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Ulrik DK

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Price: £12.08

2 of 2 people found the following review helpful
5.0 out of 5 stars A veritable cornucopia of ideas and subtle interplay, 13 Dec 2013
This review is from: Sentient (Audio CD)
The album "Live At The Real Music Club" with the group Sentient is to me without a hint of competition the release of the year 2013.

Sentient is guitarist STEFFE SHARPSTRINGS love child. Along with bassist "SUBS " and drummer Steve Cassidy, he has created a masterpiece within the improvised trio-rock format. Its originality is comparable only to the very largest bands. Think of all the names you can think of whether it's the Jimi Hendrix Experience, Cream or Hüsker Dü. This band is just as original as those.

The music is almost entirely improvised. It may sound scary, but Steffe is a veritable cornucopia of ideas and overview. With an unique sense of disposition and timing - known only from the very best American jazz musicians - he controls the battle.

The rhythm section works quite closely with Steffe in a subtle interplay, which is only possible among musicians who know each other very well. It may therefore seem strange that this concert was recorded at the group's debut in "The Real Music Club" in Brighton (located in the south of England), but it sounds like that there are years of preparation before that.

The CD consists of 5 long tracks that are mostly instrumental, sometimes supplemented by Steffes singing, which mostly consists merely of a few improvised lines. Steffe also plays synth here and there, but most of the time it is his guitar that is in focus.

This applies from the first track " Awaken " which takes off softly but later moves into more extreme avant-garde rock, over to the next track "On The Other Side ," which indulges in a more reggae and dub influenced style, to the next track - "Everything Makes A Difference " - an almost ballad-like tune with a hint of blues inspiration and - again - reggae.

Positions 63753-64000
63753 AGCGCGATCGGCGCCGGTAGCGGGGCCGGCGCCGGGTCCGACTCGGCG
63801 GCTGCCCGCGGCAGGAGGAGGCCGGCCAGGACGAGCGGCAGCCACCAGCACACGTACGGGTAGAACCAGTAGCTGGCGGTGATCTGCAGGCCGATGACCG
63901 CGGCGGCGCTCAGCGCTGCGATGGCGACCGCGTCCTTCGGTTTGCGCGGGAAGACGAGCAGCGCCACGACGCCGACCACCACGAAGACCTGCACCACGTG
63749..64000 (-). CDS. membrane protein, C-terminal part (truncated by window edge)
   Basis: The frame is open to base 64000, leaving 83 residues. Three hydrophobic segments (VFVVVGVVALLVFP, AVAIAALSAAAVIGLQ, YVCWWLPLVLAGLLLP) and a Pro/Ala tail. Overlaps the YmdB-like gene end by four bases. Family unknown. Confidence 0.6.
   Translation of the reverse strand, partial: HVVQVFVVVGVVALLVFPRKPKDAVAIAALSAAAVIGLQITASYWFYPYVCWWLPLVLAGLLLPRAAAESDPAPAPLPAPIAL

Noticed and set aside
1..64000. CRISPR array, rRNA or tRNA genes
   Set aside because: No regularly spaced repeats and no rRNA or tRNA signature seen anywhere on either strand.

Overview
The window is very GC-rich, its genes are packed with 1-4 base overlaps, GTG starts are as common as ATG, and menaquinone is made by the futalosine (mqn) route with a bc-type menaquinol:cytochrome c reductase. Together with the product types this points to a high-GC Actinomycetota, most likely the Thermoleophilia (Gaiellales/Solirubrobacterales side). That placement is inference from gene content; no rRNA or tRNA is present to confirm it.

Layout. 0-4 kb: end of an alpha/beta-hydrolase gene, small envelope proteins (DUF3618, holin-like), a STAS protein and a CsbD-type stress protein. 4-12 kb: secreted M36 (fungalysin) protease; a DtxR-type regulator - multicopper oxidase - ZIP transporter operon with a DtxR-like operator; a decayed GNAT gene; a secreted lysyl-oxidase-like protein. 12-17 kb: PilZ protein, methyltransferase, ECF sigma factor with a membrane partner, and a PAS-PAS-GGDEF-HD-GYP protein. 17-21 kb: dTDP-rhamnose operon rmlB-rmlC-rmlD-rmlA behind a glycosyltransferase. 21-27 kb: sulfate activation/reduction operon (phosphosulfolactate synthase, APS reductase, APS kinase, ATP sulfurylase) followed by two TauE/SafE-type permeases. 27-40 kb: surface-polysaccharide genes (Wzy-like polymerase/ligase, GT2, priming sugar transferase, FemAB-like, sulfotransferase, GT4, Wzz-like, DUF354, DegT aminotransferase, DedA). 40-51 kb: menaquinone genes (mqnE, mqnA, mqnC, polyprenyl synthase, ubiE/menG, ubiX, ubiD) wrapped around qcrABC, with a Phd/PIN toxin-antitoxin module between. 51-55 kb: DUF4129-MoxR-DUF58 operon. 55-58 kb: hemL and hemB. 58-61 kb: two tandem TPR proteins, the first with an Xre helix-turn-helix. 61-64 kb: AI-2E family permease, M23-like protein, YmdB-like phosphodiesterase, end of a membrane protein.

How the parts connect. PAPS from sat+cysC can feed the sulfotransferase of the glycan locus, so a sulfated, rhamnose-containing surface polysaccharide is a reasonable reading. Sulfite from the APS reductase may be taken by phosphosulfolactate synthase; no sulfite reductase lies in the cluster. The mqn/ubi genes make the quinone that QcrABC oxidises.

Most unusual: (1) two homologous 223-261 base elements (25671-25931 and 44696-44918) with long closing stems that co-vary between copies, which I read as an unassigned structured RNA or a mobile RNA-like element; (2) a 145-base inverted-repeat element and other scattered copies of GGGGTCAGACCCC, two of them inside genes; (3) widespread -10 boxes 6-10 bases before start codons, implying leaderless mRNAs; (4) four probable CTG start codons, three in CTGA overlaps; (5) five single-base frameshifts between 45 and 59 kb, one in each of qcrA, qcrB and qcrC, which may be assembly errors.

The fourth track on the album is here entitled "Nearer " and sounds a little familiar, since it is a variant of the song " Near & Now " from Steffes old group HERE AND NOW (where Cassidy also has been involved). The last closing track titled "A is for Anarchy " is again a variant of an old tune (at least for a start), but soon it metamorphosizes into pure improvisation. A rockin' end to a perfect album.

Although Steffe has been musically active since the mid-70s there has been years between his public appearances, and the amount of releases can easily be counted. So much greater joy it is to realize that this is a pure masterpiece.

You can use the "underrated" cliché but that is just waste of time. One should appreciate that Steffe plays what he wants and when he wants. And those who are among the lucky few know of his existence and appreciate his talent and perhaps also are aware when a new album comes along. And there is good reason to hurry because the record label 4zero Records has supposedly only made 1,000 copies

Free Form (The Rudy Van Gelder Edition)
Free Form (The Rudy Van Gelder Edition)
Price: £8.38

1 of 1 people found the following review helpful
5.0 out of 5 stars Youthful freshness and melodious ways, 13 Feb 2013
Donald Byrds recent passing to the next life give us all a good opportunity to revisit the great mans recorded legacy. As well as re-appraise Rudy Van Gelder's RVG remaster series which sadly is no more.

Once we were used to almost too many Blue Note re-issues (even though that is only possible in theory), but now the Blue Note website seems dominated by streaming and downloads. Does the dedicated jazz-fan stream jazz to his computer as his or her primary way of listening to music? I guess some of us still prefer a good old fashioned CD with bonus tracks.